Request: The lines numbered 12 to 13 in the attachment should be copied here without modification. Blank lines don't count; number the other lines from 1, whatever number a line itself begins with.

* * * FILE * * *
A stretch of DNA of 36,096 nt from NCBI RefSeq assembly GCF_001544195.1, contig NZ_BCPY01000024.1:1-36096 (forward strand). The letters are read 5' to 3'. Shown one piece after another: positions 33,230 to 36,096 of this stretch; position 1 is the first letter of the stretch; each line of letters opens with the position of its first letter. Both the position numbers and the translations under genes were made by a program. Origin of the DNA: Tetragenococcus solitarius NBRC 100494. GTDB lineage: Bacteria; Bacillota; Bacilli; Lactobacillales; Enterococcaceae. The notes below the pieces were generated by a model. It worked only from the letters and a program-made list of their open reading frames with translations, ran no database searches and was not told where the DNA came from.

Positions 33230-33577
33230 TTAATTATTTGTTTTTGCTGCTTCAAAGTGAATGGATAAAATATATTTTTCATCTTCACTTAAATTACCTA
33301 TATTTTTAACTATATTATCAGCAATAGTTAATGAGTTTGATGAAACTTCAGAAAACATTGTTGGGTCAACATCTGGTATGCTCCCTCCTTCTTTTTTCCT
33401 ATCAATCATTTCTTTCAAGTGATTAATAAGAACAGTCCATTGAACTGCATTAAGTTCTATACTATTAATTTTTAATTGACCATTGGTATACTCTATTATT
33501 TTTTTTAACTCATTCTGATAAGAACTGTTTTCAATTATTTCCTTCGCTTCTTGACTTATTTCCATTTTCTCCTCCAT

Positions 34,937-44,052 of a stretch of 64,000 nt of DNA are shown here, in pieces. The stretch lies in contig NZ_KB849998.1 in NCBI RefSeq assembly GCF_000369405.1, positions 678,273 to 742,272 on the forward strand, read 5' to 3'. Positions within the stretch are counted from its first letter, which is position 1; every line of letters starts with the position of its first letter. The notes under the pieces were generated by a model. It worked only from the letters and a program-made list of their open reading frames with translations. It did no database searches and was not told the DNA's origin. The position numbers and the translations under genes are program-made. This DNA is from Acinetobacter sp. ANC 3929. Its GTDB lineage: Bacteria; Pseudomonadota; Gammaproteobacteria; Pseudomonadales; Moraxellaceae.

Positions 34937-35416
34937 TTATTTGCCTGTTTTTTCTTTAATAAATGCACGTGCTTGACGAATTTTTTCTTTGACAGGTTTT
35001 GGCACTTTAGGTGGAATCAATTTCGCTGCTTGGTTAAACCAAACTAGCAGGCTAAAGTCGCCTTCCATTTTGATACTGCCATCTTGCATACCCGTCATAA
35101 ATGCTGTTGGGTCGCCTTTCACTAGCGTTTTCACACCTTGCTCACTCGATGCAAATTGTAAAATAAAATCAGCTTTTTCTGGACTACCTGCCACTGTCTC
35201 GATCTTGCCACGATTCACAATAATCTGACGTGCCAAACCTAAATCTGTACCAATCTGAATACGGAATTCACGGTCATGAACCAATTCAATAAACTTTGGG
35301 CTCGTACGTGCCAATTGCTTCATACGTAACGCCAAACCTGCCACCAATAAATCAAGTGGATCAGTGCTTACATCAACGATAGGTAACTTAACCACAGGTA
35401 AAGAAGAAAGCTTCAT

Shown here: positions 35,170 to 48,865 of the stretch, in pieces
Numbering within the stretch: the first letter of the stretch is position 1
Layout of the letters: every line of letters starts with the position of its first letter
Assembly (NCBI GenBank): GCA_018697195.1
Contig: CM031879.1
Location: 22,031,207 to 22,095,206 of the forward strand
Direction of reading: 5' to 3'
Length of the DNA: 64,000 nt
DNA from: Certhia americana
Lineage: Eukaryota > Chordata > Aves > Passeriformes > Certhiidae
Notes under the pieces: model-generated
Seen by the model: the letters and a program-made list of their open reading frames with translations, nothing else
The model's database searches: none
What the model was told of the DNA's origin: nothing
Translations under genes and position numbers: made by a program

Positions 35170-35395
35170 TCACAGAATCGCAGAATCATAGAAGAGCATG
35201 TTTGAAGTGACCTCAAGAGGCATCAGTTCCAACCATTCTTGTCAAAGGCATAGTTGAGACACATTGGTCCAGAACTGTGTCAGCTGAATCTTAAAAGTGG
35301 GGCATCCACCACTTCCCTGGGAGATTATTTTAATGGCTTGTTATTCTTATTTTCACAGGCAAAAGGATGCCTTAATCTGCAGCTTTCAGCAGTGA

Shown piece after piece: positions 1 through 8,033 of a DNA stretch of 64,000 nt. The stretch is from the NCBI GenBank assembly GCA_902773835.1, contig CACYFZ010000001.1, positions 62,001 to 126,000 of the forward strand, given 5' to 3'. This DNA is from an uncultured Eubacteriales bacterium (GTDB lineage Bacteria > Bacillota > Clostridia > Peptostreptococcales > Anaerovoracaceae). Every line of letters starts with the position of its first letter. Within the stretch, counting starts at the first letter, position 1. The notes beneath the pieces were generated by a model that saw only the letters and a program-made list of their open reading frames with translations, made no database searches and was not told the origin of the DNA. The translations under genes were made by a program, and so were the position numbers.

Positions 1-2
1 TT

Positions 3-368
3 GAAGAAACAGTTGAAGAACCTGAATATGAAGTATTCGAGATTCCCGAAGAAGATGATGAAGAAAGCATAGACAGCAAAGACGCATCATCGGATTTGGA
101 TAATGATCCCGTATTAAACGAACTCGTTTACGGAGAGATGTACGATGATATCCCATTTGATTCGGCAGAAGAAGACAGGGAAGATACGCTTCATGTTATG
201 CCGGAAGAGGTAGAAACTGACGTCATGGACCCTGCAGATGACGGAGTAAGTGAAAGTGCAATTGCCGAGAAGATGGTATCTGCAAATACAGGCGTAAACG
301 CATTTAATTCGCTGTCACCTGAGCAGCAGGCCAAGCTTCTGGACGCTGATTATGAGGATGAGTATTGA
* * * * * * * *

35201 GATCTTGCCACGATTCACAATAATCTGACGTGCCAAACCTAAATCTGTACCAATCTGAATACGGAATTCACGGTCATGAACCAATTCAATAAACTTTGGG
35301 CTCGTACGTGCCAATTGCTTCATACGTAACGCCAAACCTGCCACCAATAAATCAAGTGGATCAGTGCTTACATCAACGATAGGTAACTTAACCACAGGTA